In the early ’90s, white men began to get the idea that they were being attacked. By feminists, gay and trans people, the idea of Ebonics as an area of interest, legal abortion, and a host of other concepts that didn’t prioritize their interests above all others. To offer a service menu in Spanish or allow a woman to talk publicly about the high costs of birth control made them furious, even though the subjects didn’t concern them. Or perhaps a part of their rage was because none of these subjects concerned them.
But on his radio show, Rush Limbaugh dutifully re-centered all of these conversations about expanding rights for others on men and their feelings, labeling any change in cultural norms an attack and appointing himself a general on the front lines, tirelessly fighting for men’s importance. For all his blustery rage and derisive mockery, Limbaugh’s message is always the same, “Don’t forget about me and my feelings, even if the subject is in no way about me.”
Last night, President Trump called Rush Limbaugh, who recently announced he has stage four lung cancer, the “greatest fighter and winner you will ever meet” before awarding him the Presidential Medal of Freedom, the highest honor a president can award a civilian. In light of Limbaugh’s health problems, this kind of memorializing a career spent belittling and mocking anyone who disagreed with him as heroic was inevitable. Even Trump’s phrasing in praising him—a fighter and a winner— reinforced the idea that Rush Limbaugh has long been a major player in a supposed war on men.
And from the beginning, Rush Limbaugh was always mounting a defensive for white, straight men, using his own struggles against a changing culture as a proxy for the struggles his listeners imagined they faced in their own lives. His rambling list of “Undeniable Truths” underlined his insistence that challenging unfairness is to attack an established American way of life:“The culture war is between the winners and those who think they’re losers who want to become winners. The losers think the only way they can become winners is by banding together all the losers and then empowering a leader of the losers to make things right for them.”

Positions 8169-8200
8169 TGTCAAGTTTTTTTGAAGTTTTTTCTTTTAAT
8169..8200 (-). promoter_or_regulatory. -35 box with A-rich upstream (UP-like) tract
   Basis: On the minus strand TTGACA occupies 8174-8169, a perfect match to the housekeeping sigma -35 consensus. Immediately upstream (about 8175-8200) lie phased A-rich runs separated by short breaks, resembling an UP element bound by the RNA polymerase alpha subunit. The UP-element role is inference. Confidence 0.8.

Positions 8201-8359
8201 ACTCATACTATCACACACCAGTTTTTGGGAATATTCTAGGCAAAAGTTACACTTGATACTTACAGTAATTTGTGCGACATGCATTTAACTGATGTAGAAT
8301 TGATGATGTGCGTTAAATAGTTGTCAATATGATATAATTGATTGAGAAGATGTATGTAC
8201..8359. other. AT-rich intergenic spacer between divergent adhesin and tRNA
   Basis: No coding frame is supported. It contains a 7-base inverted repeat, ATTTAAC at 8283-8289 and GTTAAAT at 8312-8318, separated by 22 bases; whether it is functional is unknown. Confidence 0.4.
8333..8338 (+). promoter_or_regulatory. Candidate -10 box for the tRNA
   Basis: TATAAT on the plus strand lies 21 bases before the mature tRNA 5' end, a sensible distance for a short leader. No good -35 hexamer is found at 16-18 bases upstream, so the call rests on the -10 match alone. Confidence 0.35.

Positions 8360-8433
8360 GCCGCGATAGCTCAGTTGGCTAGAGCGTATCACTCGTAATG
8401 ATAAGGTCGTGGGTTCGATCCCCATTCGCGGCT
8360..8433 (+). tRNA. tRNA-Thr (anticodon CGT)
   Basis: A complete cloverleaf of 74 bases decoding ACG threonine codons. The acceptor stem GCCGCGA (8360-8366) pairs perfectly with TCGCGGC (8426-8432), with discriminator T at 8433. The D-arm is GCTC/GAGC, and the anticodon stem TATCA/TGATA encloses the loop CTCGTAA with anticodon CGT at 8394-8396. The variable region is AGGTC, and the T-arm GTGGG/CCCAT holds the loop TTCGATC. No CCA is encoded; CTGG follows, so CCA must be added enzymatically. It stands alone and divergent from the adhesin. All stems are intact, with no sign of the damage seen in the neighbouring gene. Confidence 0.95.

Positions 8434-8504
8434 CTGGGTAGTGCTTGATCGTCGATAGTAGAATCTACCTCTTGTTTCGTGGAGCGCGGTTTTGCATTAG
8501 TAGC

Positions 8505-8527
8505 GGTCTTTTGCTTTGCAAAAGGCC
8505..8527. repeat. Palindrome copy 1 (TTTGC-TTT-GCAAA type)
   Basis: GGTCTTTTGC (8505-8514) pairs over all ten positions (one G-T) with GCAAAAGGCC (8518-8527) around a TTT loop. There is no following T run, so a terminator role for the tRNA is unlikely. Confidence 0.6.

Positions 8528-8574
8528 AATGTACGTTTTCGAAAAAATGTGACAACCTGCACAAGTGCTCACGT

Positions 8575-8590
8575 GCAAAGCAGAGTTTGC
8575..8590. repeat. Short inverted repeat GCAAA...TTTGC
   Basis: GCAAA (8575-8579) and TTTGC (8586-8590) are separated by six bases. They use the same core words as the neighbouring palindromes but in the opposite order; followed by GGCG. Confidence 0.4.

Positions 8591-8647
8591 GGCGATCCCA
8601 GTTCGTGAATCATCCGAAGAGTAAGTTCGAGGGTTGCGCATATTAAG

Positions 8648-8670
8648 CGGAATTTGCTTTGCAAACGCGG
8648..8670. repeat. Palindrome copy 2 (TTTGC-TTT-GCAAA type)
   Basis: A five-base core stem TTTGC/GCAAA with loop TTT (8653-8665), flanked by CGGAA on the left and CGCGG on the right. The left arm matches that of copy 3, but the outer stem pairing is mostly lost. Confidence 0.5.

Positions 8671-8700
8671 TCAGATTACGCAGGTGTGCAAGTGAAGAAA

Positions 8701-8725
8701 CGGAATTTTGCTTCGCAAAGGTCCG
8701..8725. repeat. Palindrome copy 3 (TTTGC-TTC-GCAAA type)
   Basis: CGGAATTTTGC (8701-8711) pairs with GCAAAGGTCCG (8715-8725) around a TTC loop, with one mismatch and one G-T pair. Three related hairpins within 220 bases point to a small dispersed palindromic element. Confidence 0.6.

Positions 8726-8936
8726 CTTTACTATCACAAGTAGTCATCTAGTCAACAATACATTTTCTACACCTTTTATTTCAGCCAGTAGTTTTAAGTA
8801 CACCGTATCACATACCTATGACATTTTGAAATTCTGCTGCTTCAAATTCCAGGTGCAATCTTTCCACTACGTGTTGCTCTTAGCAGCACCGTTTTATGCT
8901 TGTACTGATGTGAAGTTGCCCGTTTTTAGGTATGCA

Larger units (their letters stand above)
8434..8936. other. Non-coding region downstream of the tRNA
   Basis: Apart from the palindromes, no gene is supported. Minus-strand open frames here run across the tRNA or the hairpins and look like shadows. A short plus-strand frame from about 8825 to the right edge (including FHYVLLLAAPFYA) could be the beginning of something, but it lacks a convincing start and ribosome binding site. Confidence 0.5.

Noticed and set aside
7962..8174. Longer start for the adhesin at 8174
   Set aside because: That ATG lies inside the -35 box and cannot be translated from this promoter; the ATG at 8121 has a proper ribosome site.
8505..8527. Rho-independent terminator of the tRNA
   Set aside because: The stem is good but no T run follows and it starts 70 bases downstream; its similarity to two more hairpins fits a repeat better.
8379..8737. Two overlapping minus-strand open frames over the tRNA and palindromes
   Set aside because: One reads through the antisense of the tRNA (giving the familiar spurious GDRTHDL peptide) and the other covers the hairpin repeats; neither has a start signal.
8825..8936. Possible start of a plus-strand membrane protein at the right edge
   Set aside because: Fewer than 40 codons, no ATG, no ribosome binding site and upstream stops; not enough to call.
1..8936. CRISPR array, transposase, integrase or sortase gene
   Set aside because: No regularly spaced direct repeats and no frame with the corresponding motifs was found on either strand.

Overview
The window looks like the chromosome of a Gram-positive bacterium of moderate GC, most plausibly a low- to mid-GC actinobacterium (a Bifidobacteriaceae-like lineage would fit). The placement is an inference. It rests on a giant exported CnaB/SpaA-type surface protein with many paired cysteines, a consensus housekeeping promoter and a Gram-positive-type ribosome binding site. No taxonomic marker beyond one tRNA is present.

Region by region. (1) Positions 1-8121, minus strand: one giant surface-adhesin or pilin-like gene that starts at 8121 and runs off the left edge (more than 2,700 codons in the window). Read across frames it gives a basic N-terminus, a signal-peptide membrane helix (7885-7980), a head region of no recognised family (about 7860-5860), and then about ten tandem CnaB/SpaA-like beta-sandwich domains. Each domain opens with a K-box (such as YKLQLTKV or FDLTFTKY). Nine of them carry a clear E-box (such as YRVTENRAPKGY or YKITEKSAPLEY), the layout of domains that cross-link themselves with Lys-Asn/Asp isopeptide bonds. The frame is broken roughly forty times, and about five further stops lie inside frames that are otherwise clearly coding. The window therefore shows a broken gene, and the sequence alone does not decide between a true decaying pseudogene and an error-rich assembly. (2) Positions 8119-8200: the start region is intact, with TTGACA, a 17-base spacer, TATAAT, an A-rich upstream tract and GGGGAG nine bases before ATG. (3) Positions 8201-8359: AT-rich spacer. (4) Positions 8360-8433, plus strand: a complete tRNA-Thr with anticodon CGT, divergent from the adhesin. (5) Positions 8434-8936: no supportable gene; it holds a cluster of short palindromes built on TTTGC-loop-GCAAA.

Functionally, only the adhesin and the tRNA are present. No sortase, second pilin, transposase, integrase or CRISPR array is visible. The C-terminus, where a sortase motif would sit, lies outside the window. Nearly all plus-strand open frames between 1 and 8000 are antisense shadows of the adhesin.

By framing the struggle for a more fair society as an attack on the feelings of those at the top, himself included, Rush simultaneously paints himself and his audience as both the underdogs and the winners, while mocking the very attack as futile.
One of Limbaugh’s favorite subjects is his own hurt feelings deriving from attacks on his character in the “liberal media,” a catch-all term for anyone who does not like him. Whether it’s was misrepresenting his words by publishing them verbatim or unfairly labeling his ties boring, he viewed all criticism as an organized attempt to undermine him, an attempt that can’t work because he’s too right and too powerful.
Women, as a single, threatening entity are another group Limbaugh seems to believe are constantly conspiring to attack, and launching counterstrikes against encroaching women is perhaps Limbaugh’s main battle.